4. Bus from Jordan side to Israeli side of Allenby: This is where we had some problems with the organization and coordination on the Jordan side.  After you pay the exit tax, the officers keep your passport and say that you will get it back on the bus.  As soon as the bus pulled up, everyone swarmed onto it to get a seat, as they only come every 30 minutes to an hour or so.  We took our seats on the bus, and waited to receive our passports; however, the operation was quite disorganized.  Multiple officers boarded the bus with what seemed like random stacks of passports which were even delivered by other tourists who happened to be walking by!  It was very nerve wracking since  they had thrown all the passports in a pile and were struggling to find everyone’s who was on the bus.  They would board with these random stack pulled from the pile and softly announce each first name in order to claim the passport.  Eventually, people at the front began yelling the names back so that they were audible, but it still took almost an hour on the bus for everyone to receive their passport – some people even had to just get off the bus and search for their passports in the facility on their own – one man even found his just laying around near the luggage scanner.  I’m not sure if there is any way to keep your passport safe from this type of experience, other than trying your best to keep an eye on it as long as possible as the officers handle it.  Of course, do not leave the facility without your passport.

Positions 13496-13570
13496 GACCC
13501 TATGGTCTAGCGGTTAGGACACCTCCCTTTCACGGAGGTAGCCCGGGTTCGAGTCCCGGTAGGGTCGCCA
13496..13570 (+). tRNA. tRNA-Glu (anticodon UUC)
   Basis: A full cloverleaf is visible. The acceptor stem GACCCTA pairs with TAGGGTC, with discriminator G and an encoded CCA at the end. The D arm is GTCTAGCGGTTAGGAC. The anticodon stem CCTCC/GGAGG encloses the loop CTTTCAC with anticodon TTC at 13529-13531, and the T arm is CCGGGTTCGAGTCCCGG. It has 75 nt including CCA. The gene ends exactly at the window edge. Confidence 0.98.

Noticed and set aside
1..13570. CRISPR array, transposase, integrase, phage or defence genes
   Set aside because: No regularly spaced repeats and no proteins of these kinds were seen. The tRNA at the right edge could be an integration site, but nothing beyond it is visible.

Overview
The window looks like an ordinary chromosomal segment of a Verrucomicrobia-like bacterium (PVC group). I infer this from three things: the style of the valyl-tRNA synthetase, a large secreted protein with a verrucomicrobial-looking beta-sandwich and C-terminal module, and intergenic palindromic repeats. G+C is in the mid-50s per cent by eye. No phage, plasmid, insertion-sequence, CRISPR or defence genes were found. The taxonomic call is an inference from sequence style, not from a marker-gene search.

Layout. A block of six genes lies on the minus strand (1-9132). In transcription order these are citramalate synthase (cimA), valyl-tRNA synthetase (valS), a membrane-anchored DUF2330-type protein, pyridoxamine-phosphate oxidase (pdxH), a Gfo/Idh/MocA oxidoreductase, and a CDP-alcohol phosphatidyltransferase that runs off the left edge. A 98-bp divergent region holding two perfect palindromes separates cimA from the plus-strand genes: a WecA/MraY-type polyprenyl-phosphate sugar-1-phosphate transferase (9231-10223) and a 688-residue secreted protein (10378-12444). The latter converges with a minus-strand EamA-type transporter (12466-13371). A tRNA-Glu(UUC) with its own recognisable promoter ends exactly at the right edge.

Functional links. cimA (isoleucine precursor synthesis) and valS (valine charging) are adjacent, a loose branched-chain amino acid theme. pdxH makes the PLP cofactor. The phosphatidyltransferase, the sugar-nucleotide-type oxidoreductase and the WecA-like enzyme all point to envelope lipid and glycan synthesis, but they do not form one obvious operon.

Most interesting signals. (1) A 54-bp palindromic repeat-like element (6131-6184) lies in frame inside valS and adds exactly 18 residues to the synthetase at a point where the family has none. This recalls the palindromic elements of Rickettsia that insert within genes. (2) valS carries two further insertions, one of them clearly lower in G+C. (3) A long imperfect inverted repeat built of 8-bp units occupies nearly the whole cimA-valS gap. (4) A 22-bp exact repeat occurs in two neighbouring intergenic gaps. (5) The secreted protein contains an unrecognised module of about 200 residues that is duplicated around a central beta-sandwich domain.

1. The bus took about 30-40 minutes to the Israeli side.  We arrived at about 11:45am.
  5. Israeli side of Allenby: We disembarked the bus with our passports and headed into the Israeli side into the line marked “tourists.”  The line moved fairly quickly, even though almost everyone on the bus was in it – only took about 15 minutes.  The first window there was to confirm your identity with your passport, and then we moved to another luggage scan.  After that, we went to the passport control area and waited in line – again it moved fairly quickly, took about 15 minutes.  Each person or family must speak with the passport officer as with any border about the purpose of your trip, etc.  Some people’s passports were held and they were kept for further questioning individually – I had no such problem as I am an American tourist.  This is where to ask to not receive a stamp, if it seems like you will receive one.  I didn’t have to ask as they were only issuing separate visas.  We were all through this process by 12:15pm – total of about 30 minutes to go through the Israeli side.  After passport control, you can change your JDs into shekels on site if you want.  Then we looked for transportation to Jerusalem.